I wonder if the question about whether the SBC is a denomination or convention is somewhat redundant, as it seems that there are significant enough trends not only to see the strains of institutionalism but more to raise genuine concerns about the way the institution that is forming will become narrower, more controlled and more centralised in the coming future.

Take the following examples

Sacramentalism -the increasing focus on the mode of baptism and a growing refusal to recognise that baptism practised by others. Even when at the same time, the fruit of the millions baptised and the sometimes extremely young age of the candidates means that the question of genuine faith seems to be slipping from people’s practice. Also an apparent return to closing the table to those who do not meet a particular set of standards - that is they are not proper members of the true church.

Hierarchical Local Authority Structure - recent blogs and essay suggest a strong focus present or emerging that identifies the pastor as have the right to control the direction, vision and values of a church. Having been “put there by God”, and an associated undermining of a belief in the priesthood of all believers and genuine congregational governance.

A Central Magisterium - a small sub group within the denomination, to whom others look to set boundaries on both doctrine and dogma. The increasing amount of dogma which is being set – on alcohol, PPL, baptism etc does somewhat confirm this concern.

Exclusivity - the Landmark question about whether any other church is the true church or not. The claimed uniqueness of a particular body over and against all others, which is different from denominational loyalty or doctrinal convictions.

Control over the Source of Authority - I am entirely sure that the HCSB is a fine translation, undertaken by eminent and faithful scholars, but I still remember hearing on its launch, one Southern Baptist pastor speaking of it as an advance because now Southern Baptists could “control” the Bible. Control of a translation can lead to control of the comments made upon it, which can in due course lead to official and sanctioned interpretations becoming normative.

Control over Who Belongs - where the need to toe the line and support the magisterium and accept the dogma becomes the central question as to whether you belong or are to be put out or removed – rather than belonging or removal being about church discipline (which I see as essential in a healthy church) practised to help bring fallen brothers and sisters back to God.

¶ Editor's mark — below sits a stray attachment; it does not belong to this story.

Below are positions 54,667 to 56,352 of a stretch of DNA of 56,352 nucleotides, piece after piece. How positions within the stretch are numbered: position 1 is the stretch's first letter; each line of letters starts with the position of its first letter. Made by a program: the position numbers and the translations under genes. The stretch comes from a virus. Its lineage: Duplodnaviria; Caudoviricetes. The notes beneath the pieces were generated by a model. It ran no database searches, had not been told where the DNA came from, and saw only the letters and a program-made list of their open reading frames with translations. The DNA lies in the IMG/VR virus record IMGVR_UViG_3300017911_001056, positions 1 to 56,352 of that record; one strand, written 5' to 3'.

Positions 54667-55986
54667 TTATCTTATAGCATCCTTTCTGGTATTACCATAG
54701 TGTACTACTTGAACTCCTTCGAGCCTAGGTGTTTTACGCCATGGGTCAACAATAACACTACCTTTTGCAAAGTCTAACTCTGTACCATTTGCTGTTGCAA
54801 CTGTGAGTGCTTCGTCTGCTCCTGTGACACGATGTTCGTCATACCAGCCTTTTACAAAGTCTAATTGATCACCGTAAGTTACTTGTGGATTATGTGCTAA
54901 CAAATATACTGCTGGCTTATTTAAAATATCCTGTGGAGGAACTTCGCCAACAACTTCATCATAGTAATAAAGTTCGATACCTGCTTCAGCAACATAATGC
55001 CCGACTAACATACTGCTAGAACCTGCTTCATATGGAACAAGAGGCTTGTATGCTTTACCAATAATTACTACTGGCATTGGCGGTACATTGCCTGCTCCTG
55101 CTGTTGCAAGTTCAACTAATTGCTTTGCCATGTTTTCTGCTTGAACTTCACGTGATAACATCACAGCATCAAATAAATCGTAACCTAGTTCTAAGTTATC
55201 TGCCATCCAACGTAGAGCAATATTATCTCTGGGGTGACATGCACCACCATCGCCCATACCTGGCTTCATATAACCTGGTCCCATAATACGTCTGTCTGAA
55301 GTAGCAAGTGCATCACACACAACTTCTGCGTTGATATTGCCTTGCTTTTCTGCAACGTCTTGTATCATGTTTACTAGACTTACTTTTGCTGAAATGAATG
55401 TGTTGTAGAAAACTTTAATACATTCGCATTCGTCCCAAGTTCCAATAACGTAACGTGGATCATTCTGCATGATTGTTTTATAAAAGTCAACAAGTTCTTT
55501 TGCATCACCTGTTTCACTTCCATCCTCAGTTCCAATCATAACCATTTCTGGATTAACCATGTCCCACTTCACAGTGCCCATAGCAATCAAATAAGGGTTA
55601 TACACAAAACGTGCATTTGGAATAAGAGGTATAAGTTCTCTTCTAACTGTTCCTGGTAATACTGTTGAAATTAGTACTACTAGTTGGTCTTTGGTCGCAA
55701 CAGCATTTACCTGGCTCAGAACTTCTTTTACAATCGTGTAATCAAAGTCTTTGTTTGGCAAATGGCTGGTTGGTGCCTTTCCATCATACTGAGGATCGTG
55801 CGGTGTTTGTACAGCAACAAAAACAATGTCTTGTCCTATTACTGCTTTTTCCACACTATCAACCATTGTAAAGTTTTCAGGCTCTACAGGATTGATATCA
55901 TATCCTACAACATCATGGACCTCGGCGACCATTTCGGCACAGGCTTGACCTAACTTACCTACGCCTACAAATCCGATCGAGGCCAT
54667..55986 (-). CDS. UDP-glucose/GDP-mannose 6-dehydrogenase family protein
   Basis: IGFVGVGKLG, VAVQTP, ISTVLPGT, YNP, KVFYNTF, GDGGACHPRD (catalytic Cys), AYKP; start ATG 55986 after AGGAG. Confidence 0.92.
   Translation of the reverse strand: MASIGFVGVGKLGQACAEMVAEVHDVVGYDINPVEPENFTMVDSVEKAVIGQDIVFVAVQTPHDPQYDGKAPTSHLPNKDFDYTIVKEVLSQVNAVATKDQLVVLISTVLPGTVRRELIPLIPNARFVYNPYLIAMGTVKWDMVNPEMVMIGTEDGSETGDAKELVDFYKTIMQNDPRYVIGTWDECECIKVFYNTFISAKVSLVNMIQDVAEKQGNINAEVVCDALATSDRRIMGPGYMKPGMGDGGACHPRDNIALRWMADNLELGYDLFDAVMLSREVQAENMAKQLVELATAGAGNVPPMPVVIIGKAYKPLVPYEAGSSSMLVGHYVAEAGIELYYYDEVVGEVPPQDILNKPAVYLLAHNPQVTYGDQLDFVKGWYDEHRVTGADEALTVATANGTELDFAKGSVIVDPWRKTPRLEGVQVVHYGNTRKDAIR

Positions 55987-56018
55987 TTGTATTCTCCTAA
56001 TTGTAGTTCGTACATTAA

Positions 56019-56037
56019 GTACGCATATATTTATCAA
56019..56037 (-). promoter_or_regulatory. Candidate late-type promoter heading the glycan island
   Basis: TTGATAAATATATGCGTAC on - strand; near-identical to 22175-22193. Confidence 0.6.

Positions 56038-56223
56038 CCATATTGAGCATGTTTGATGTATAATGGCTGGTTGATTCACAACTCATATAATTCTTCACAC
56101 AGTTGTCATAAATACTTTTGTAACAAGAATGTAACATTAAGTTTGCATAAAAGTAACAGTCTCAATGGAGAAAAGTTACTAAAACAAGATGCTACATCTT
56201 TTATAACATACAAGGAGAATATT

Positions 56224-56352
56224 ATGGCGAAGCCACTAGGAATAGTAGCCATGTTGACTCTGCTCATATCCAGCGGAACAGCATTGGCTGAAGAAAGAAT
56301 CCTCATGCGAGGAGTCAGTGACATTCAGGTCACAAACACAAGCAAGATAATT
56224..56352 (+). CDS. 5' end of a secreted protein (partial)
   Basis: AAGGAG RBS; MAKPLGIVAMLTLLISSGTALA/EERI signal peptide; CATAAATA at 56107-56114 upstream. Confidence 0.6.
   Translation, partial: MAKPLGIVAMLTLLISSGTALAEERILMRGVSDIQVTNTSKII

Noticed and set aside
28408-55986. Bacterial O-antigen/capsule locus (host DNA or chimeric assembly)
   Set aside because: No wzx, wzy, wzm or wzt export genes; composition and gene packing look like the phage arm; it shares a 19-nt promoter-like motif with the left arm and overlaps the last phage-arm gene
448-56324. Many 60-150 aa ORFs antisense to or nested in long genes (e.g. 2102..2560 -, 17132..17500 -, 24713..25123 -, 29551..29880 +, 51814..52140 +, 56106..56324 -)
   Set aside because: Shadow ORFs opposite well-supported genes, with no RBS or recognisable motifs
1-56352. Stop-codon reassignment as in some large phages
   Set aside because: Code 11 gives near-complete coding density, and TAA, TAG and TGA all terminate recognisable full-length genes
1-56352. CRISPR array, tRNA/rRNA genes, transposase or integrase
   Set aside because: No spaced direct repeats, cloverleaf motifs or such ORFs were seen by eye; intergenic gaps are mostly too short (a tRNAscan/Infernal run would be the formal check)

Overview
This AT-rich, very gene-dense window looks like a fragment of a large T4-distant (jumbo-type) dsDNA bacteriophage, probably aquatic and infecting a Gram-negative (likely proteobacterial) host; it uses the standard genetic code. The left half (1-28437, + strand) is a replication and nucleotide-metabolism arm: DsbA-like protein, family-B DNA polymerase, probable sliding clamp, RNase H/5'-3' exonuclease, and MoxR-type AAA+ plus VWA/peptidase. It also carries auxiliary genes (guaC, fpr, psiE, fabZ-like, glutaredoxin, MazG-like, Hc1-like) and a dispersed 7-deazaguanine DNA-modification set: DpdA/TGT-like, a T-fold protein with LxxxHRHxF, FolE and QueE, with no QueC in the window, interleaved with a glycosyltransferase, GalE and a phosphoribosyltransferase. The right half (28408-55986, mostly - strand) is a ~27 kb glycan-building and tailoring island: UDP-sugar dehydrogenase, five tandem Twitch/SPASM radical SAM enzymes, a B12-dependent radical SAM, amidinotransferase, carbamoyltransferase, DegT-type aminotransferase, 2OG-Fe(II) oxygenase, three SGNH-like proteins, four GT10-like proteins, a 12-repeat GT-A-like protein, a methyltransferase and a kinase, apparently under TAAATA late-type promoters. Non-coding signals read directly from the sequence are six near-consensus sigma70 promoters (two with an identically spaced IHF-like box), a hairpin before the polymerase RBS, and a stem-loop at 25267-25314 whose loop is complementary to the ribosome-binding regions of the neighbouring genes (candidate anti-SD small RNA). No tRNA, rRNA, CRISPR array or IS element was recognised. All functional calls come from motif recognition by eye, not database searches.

Those with any knowledge of medieval church history may see some disturbing similarities which, if real rather than the product of my fanciful imagination, might best be avoided or reversed for the kingdom’s sake.

David Rogers said...


Thanks for this comment. I believe this recognition of our need of the entire Body of Christ working together in order to fulfill the Great Commission, and the encouragement to partner together with other "GCC's" was a wonderful step forward in Southern Baptist history.

I posted some of my impressions regarding the events that underlied this important development here and here.

The sad thing for me is that it seems like there are some who would like for us to take a step back from this now. It even seems to me that this may be one of the key philosophical issues behind those who have questioned Dr. Rankin's leadership.

David Rogers said...


Thanks for your contribution. I would love for more Southern Baptists to be aware of what Baptists in other countries, like you, think about these things. I think it may be eye-opening for many.

Strider said...

Did Rob just say 'whilst' and 'ossification'? We're not but humble pirates.
But actually I think there is a lot of room for hope in what he very accurately outlines. I am supposing that the reason these issues are evident to a European is not because they have been trumpeted by their defenders but because he has heard the din of rebellion amongst the vast majority of us who will not tolerate such papist tenets being inflicted on our beloved SBC.